By BEN BRANSTETTER

A social media website gains massive popularity amongst teens and twentysomethings based on “upvoting” news stories, Web comics, and other online miscellanea. As the site makes the front pages of the news, the user base grows at an exponential rate, leading to a selloff to a major media company. Sound familiar?

I am, of course, talking about Digg. Digg is largely considered the predecessor to the now-dominant Reddit as a massive driver of traffic and the non-chan hub of Internet culture. By 2008, Digg had gone through the typical website induction ceremonies: underground success, DDoS attacks, pissing off their own user base and leading to a massive revolt, requiring them to take a stance against the god-like MPAA. Y’know. The usual.

But in 2010, with traffic slipping and users flocking to Reddit and Twitter, Digg unveiled Digg 4.0, a massive overhaul including new servers, new databases, and a new design to their voting system. The new look not only failed to gain new users but actually costs Digg most of its user base, with some even flooding Digg with posts to rival Reddit. CEO and founder Kevin Rose left shortly thereafter, presumably to spend more time upvoting his family.

So what happened? As Reddit co-founder Alexis Ohanian said in an open letter to Rose, “this new version of Digg reeks of VC [Venture Capitalist] meddling.” Ohanian stated that it is “a damned shame to see digg just re-implementing features from other websites. But I've got a strong feeling it's not you making these decisions anymore; and to see your baby abused like this must be awful.”

Money has been known to ruin many social sites. The crowning jewel is, of course, Myspace, which suffered massive user flight after its selloff to NewsCorp and its failure to keep up with new kid on the block, Facebook. But as Ohanian states in his letter, Reddit’s parent company Conde Nast has mostly avoided such pressures for followers or ad revenue.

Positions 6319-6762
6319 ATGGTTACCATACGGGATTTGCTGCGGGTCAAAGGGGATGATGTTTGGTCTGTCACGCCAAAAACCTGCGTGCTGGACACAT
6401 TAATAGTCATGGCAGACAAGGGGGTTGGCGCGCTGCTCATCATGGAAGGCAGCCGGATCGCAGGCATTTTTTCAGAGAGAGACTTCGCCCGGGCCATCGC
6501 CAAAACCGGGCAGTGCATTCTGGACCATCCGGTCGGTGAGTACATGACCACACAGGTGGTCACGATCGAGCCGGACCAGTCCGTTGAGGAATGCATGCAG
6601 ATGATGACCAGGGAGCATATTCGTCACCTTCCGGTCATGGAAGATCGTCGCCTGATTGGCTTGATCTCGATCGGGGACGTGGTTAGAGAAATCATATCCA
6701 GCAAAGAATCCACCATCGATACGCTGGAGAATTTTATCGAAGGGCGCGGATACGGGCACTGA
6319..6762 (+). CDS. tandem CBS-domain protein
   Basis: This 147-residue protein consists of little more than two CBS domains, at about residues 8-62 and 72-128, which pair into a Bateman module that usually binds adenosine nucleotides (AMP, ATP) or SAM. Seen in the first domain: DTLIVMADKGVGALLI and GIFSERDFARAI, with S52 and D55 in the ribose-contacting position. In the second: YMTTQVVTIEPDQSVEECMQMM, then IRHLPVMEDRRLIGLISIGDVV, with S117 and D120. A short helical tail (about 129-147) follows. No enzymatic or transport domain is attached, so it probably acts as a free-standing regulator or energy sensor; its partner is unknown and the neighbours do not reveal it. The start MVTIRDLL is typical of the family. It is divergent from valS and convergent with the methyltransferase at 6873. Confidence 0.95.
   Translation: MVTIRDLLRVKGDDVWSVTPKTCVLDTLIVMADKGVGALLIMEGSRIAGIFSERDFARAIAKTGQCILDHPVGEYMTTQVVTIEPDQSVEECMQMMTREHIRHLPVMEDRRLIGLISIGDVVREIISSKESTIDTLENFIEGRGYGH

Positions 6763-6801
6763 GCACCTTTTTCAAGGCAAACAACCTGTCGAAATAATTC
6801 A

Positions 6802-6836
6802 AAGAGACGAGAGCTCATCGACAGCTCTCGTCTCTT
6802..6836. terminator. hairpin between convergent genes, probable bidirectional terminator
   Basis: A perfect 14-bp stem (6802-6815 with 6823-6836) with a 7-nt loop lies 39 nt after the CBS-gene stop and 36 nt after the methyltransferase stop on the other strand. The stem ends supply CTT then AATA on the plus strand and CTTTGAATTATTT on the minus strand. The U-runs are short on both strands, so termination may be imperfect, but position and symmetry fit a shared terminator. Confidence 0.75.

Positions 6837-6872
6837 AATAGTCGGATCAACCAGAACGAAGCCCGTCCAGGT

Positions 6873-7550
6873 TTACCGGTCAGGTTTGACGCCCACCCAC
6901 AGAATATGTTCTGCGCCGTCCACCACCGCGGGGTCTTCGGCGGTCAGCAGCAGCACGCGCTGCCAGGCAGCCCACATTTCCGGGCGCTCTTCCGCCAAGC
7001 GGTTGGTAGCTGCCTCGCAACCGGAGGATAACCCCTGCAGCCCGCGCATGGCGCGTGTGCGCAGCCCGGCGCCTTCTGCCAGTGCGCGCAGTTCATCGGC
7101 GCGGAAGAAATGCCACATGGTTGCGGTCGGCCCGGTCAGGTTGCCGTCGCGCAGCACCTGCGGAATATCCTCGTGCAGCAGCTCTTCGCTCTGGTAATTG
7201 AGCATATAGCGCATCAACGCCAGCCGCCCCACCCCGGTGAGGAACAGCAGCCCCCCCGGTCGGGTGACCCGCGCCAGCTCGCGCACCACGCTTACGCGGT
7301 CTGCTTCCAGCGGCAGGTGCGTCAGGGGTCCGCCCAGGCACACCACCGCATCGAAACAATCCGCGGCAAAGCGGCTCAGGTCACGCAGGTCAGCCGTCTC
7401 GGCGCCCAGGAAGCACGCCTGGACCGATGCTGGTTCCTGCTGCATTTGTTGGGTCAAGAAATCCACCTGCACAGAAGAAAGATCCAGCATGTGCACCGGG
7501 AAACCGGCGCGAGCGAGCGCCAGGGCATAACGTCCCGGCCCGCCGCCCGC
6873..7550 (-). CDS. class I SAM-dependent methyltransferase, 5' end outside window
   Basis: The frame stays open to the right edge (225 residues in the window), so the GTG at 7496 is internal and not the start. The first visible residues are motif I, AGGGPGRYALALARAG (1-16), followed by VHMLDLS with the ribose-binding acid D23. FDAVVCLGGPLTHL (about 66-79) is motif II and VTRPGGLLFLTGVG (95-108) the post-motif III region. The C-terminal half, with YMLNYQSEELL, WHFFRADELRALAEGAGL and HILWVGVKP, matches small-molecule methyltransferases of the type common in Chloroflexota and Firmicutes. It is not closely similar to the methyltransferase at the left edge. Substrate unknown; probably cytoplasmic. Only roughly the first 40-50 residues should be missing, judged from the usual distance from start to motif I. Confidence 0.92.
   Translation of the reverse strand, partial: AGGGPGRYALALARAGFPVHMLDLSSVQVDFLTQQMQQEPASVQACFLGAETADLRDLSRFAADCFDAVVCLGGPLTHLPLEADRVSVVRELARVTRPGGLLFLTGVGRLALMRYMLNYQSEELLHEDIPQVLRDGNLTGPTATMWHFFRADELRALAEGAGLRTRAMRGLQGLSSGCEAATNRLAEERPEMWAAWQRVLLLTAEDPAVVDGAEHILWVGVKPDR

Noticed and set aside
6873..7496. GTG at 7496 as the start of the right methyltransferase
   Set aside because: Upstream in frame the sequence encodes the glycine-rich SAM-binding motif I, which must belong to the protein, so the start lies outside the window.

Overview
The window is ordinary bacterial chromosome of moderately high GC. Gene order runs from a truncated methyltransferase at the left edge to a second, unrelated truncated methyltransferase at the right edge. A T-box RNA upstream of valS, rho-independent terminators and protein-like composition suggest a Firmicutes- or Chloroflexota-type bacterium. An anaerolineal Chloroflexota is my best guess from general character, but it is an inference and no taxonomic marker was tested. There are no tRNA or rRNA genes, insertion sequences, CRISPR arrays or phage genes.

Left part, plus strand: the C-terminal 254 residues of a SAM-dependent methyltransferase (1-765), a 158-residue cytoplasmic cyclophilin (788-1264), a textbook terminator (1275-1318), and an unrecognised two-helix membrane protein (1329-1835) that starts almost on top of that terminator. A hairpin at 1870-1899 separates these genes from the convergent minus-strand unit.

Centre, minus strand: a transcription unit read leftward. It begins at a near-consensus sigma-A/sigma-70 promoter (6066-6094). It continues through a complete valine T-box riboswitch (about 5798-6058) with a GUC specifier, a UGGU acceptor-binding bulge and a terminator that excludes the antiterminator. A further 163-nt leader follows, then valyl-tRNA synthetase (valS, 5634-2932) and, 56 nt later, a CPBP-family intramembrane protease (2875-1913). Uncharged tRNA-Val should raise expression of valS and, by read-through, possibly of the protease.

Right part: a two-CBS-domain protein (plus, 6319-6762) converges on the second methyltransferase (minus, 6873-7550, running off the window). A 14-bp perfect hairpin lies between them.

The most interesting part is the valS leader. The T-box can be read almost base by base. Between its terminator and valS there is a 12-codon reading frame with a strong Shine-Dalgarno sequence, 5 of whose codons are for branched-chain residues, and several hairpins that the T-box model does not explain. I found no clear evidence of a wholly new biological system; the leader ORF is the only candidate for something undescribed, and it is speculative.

So what could cause the new reigning king, Reddit, to meet the same fate as Digg?

As Reddit grows every year (with male teens being the biggest addition to that audience), many corners of the community fear the growth could be the beginning of the end—at least of Reddit as they know it.

The comparison is fair on many levels. Not only is the user base of Reddit largely similar to that of Digg at its 2008 peak, but they are very similar in mission. What do people want? Let the people decide!

Reddit is perhaps the most self-aware online community of its size. r/TheoryofReddit offers users the chance to debate the very nature of the site itself. r/circlejerk is a far more sophomoric bored where the idiosyncrasies of Reddit are both mocked and hailed as unique artifacts of their own culture and making. Over the last year or two, many subreddits have been dedicated solely to bringing back what many see as the more distinguished, intelligent Reddit of yore, with labels such as r/TrueReddit and r/TrueAskReddit.

All through these boards run the same complaint: things ain’t what they used to be. As the site grows, the front page of Reddit with the default subreddits is littered with Advice Animals, liberal news, and the same atheism jokes you’ve heard a thousand times (although the r/atheism subreddit recently banned image posts, causing a small rebellion). But Reddit is what you make it. No subreddit is mandatory for a user, and new subreddits are created every day, often with increasingly specific purposes. There’s r/BirdsBeingDicks, r/AvocadosGoneWild, and even r/StopGirl, composed entirely of a single GIF of a girl shouting “Stop”. There’s also subreddits on cooking, smoking cessation, the culture of Australia, and the Carolina Panthers NFL team.

So to make a comparison many Redditors might find frustrating, aren’t those decrying Reddit’s newfound identity—a catchall primarily run by teenagers—similar to people complaining about cursing on television? If you don’t like it, change the station.

To their credit, though, Reddit is often seen as a single entity. Even on this website, media entities tend to refer less to “Reddit users” or “users on r/AdviceAnimals” rather than simply, “Reddit.” While this can help the site when its users are helping tornado victims (like in the above example), as the population grows, so do the problems.

Reddit made some very unfortunate headlines, for example, after its users attempted to crowdsource the identity of the Boston Marathon bombers or voted a murder confession to the front page. As the site grows and these circumstances become more common, Reddit as a whole is in danger of becoming like (and being perceived as) 4chan: a troubled, profitless image board for masturbating teenagers and un-merry pranksters.